Having been responsible for designing Britain’s Antarctic Research Station, in addition to many other polar bases, Hugh Broughton Architects certainly knows a thing or two about keeping humans alive in harsh conditions. The firm is using this experience to imagine what would be required to shelter humans on Mars with a new experimental housing project.
The project is named Building a Martian House and is being constructed in Bristol, England, with local docklands standing in for the Martian landscape. It’s led by local artists Ella Good and Nikki Kent, in partnership with Hugh Broughton Architects and Pearce+, and is funded by the Edward Marshall Trust. The overall idea behind it is to explore ideas on how we could eventually live on Mars.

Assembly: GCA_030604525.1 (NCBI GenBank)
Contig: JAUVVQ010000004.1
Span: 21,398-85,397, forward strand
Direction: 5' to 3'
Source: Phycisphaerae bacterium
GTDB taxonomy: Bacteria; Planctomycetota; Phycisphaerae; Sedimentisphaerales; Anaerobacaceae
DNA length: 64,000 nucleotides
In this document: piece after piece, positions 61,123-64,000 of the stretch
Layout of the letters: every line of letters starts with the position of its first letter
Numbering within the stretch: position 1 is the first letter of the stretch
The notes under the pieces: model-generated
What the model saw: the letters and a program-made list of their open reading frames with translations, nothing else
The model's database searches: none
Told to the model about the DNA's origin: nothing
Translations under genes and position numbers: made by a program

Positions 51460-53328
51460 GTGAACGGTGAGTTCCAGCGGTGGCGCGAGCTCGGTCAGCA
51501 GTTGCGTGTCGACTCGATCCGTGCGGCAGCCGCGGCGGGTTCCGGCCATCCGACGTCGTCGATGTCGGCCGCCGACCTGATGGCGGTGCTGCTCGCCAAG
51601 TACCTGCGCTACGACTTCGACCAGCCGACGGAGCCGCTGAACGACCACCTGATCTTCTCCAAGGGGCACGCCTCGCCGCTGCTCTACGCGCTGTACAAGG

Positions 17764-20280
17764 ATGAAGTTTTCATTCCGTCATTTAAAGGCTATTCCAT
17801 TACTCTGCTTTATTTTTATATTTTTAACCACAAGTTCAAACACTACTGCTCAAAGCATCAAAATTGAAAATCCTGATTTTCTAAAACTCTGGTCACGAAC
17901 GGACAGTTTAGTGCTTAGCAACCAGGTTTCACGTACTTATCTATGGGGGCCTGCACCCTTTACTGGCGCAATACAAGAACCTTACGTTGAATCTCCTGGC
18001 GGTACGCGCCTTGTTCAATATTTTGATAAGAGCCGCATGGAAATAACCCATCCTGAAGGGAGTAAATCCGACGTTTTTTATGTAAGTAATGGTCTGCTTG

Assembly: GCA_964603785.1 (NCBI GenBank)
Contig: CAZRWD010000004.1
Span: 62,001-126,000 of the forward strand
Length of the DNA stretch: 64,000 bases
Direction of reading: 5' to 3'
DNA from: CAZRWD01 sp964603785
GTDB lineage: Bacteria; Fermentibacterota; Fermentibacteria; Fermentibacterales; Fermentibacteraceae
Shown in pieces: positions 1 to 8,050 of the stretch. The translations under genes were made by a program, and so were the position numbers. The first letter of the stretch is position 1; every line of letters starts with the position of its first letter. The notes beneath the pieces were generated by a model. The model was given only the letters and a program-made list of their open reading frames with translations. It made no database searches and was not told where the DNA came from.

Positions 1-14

The dwelling will measure a total of 40 sq m (430 sq ft), which will be spread over two floors. The lower level is envisioned as being buried below the Martian surface and will contain flexible living spaces that can be used as bedrooms, or a dining room, or even a Virtual Reality room to try and stave off boredom.
Elsewhere would be a bathroom and kitchenette, plus areas to support a hydroponic grow room and air filtration. The upper level will consist of some kind of gold-coated foil, chosen because it would be lightweight to transport to Mars, which would be inflated and filled with Martian soil.